7. Crushed as a cockroach. Easily one of the best looking, most original deaths ever. It’s rather artsy looking in all honesty. Pretty scary if you ask me.

    I love you guys, but you’re insane. If the NOES franchise has anything going for it, it’s the deaths. And I’m aware that this is all subjective, but come on, you can’t tell me that the deaths aren’t scary.

    • I agree some of the deaths are scary but some of the cartoonish dialogue/execution on others really can take a viewer out of the intensity in the films. I have re-watched all the films in the franchise in anticipation for the review since mid-september and while this is definitely not my favorite franchise, I was BLOWN AWAY by some of the special effects in some of these death scenes!! Freddy’s death in Part 4, the cockroach transformation, the “puppet master” scene in part 3 just to name a few. Just cant beat practical effects…. they are soooo gooey.

      • I mean, not all horror has to be super serious. Even the serious horror franchises have tons of whacky and funny moments, so I don’t get why some of those Halloween and F13 sequels got a pass, but anything Freddy is “barely watchable”. And it’s not like the hosts have been completely unfair. I think they’ve done an excellent job so far. I just think they’re being way too harsh on these lesser sequels, which, yes they are lesser but they’re not nearly as bad as they make them out to be.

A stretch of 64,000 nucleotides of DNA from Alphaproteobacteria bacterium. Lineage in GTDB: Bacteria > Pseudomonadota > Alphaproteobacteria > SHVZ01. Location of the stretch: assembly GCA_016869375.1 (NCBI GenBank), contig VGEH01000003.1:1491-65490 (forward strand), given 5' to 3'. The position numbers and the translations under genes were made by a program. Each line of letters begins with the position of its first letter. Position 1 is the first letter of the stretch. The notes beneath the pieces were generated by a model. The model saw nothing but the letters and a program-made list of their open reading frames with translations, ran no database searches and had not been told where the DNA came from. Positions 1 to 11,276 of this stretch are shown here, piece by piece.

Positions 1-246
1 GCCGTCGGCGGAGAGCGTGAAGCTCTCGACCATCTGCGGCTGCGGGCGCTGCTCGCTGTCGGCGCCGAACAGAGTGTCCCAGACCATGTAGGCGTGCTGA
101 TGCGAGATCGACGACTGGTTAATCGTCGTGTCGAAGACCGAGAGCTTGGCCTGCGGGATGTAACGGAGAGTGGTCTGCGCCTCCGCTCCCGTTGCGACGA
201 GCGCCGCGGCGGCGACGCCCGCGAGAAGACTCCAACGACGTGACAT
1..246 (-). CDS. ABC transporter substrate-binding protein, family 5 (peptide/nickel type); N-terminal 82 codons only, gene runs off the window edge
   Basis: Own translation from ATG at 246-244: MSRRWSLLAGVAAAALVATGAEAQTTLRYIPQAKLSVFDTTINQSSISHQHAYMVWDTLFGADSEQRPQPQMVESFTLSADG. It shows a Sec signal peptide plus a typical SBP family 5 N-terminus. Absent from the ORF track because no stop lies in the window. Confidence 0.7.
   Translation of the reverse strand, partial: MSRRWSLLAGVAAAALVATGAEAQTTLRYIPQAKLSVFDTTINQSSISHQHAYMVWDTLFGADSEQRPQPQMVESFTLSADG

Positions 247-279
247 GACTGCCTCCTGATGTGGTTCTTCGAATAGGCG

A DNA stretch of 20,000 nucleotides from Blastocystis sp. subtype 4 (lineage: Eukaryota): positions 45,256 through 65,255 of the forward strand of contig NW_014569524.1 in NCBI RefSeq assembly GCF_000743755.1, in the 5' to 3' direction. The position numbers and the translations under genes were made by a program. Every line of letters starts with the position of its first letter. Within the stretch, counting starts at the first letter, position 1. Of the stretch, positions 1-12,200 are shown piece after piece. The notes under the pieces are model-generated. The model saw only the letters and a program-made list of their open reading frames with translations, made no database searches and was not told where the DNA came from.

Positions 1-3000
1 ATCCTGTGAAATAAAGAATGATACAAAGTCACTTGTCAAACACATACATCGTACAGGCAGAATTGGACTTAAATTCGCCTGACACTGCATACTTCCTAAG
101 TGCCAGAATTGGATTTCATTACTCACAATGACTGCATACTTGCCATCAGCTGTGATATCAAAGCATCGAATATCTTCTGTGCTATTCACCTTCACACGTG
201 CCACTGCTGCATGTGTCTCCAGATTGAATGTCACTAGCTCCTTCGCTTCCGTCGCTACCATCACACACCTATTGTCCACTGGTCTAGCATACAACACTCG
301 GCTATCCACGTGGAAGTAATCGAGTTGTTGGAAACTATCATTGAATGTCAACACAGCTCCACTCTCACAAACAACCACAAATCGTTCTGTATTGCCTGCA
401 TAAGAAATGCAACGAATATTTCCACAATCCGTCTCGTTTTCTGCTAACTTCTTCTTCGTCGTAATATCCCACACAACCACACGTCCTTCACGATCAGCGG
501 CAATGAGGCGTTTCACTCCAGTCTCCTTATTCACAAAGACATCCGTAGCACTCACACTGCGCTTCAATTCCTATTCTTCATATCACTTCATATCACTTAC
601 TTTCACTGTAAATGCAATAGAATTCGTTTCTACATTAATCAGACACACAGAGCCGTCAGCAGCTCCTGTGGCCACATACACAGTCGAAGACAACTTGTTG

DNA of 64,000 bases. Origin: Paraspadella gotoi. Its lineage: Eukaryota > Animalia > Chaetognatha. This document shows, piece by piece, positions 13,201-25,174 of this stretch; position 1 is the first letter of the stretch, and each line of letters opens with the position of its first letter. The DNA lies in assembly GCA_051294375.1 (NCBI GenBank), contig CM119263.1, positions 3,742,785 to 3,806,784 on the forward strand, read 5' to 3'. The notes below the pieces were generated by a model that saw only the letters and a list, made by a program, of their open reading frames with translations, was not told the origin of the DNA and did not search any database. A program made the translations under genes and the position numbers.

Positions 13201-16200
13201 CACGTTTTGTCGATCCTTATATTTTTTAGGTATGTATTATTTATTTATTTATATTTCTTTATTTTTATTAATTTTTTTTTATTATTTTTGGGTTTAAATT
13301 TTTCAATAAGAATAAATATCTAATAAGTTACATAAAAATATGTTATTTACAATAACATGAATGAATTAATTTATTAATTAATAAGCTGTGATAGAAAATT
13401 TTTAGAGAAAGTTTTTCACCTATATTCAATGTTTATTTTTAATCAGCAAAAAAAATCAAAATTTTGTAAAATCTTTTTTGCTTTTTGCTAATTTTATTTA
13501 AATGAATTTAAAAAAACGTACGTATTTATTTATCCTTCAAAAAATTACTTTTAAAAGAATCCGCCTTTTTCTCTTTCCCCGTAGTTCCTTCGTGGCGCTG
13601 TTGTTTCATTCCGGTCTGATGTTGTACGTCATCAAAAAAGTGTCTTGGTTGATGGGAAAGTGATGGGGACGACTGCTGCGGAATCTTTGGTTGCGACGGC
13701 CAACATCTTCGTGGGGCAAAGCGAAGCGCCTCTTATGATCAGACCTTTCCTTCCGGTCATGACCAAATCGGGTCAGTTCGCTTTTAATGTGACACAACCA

5. Ugh get me off this towboat so I can finally have time to listen!!! I know a lot of Fred Heads down part 5 but I love it waaaay more than part 4. I agree Alice is severely underrated and if you notice at the end of part 5 and within the rest of the series, she truly beat Freddy. He never bothered her again, not to mention….Lisa Wilcox, (whistles).

  6. Great show: My thoughts.

    Freddy did not come back through the dog doing its business- that was fanfare and effect. The return came about because Kristen could not stop dreaming about him- thinking about him, stirring his memory, and repeatedly drawing the other Elm Street kids into her dream with her. Because the thought was there and haunting them, he was able to get back in- the dog was basically a set decoration for Freddy’s return. The Dog… Jason. Heh.